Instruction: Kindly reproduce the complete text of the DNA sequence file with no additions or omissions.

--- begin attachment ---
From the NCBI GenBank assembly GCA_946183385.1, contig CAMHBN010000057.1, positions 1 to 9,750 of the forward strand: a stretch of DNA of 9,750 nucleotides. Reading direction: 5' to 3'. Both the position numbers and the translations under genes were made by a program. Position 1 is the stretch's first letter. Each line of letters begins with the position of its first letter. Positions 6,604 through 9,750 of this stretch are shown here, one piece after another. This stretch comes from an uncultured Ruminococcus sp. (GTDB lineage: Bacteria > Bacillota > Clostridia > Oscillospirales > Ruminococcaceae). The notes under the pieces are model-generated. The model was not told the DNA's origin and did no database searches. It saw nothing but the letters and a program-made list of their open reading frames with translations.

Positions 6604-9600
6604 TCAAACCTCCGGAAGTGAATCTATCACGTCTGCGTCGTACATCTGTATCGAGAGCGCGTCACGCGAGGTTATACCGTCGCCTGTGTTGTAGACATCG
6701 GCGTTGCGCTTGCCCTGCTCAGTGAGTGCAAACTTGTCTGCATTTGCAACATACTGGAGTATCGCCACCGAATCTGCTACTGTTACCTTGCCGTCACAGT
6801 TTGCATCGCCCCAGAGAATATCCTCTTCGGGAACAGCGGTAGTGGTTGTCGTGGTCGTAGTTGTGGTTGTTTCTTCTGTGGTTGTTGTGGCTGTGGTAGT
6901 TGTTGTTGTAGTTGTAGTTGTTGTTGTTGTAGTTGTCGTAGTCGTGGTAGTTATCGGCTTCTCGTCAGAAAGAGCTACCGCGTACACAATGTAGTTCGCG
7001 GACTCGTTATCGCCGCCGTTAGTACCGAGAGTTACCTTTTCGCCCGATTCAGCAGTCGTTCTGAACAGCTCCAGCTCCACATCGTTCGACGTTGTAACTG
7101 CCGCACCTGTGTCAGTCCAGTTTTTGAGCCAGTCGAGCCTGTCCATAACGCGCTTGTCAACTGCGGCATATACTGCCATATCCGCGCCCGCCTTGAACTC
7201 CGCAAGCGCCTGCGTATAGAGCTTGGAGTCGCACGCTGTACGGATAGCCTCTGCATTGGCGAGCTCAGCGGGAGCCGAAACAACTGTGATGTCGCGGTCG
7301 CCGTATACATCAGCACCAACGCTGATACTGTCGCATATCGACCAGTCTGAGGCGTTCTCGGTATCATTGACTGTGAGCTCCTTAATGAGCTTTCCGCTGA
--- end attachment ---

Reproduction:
From the NCBI GenBank assembly GCA_946183385.1, contig CAMHBN010000057.1, positions 1 to 9,750 of the forward strand: a stretch of DNA of 9,750 nucleotides. Reading direction: 5' to 3'. Both the position numbers and the translations under genes were made by a program. Position 1 is the stretch's first letter. Each line of letters begins with the position of its first letter. Positions 6,604 through 9,750 of this stretch are shown here, one piece after another. This stretch comes from an uncultured Ruminococcus sp. (GTDB lineage: Bacteria > Bacillota > Clostridia > Oscillospirales > Ruminococcaceae). The notes under the pieces are model-generated. The model was not told the DNA's origin and did no database searches. It saw nothing but the letters and a program-made list of their open reading frames with translations.

Positions 6604-9600
6604 TCAAACCTCCGGAAGTGAATCTATCACGTCTGCGTCGTACATCTGTATCGAGAGCGCGTCACGCGAGGTTATACCGTCGCCTGTGTTGTAGACATCG
6701 GCGTTGCGCTTGCCCTGCTCAGTGAGTGCAAACTTGTCTGCATTTGCAACATACTGGAGTATCGCCACCGAATCTGCTACTGTTACCTTGCCGTCACAGT
6801 TTGCATCGCCCCAGAGAATATCCTCTTCGGGAACAGCGGTAGTGGTTGTCGTGGTCGTAGTTGTGGTTGTTTCTTCTGTGGTTGTTGTGGCTGTGGTAGT
6901 TGTTGTTGTAGTTGTAGTTGTTGTTGTTGTAGTTGTCGTAGTCGTGGTAGTTATCGGCTTCTCGTCAGAAAGAGCTACCGCGTACACAATGTAGTTCGCG
7001 GACTCGTTATCGCCGCCGTTAGTACCGAGAGTTACCTTTTCGCCCGATTCAGCAGTCGTTCTGAACAGCTCCAGCTCCACATCGTTCGACGTTGTAACTG
7101 CCGCACCTGTGTCAGTCCAGTTTTTGAGCCAGTCGAGCCTGTCCATAACGCGCTTGTCAACTGCGGCATATACTGCCATATCCGCGCCCGCCTTGAACTC
7201 CGCAAGCGCCTGCGTATAGAGCTTGGAGTCGCACGCTGTACGGATAGCCTCTGCATTGGCGAGCTCAGCGGGAGCCGAAACAACTGTGATGTCGCGGTCG
7301 CCGTATACATCAGCACCAACGCTGATACTGTCGCATATCGACCAGTCTGAGGCGTTCTCGGTATCATTGACTGTGAGCTCCTTAATGAGCTTTCCGCTGA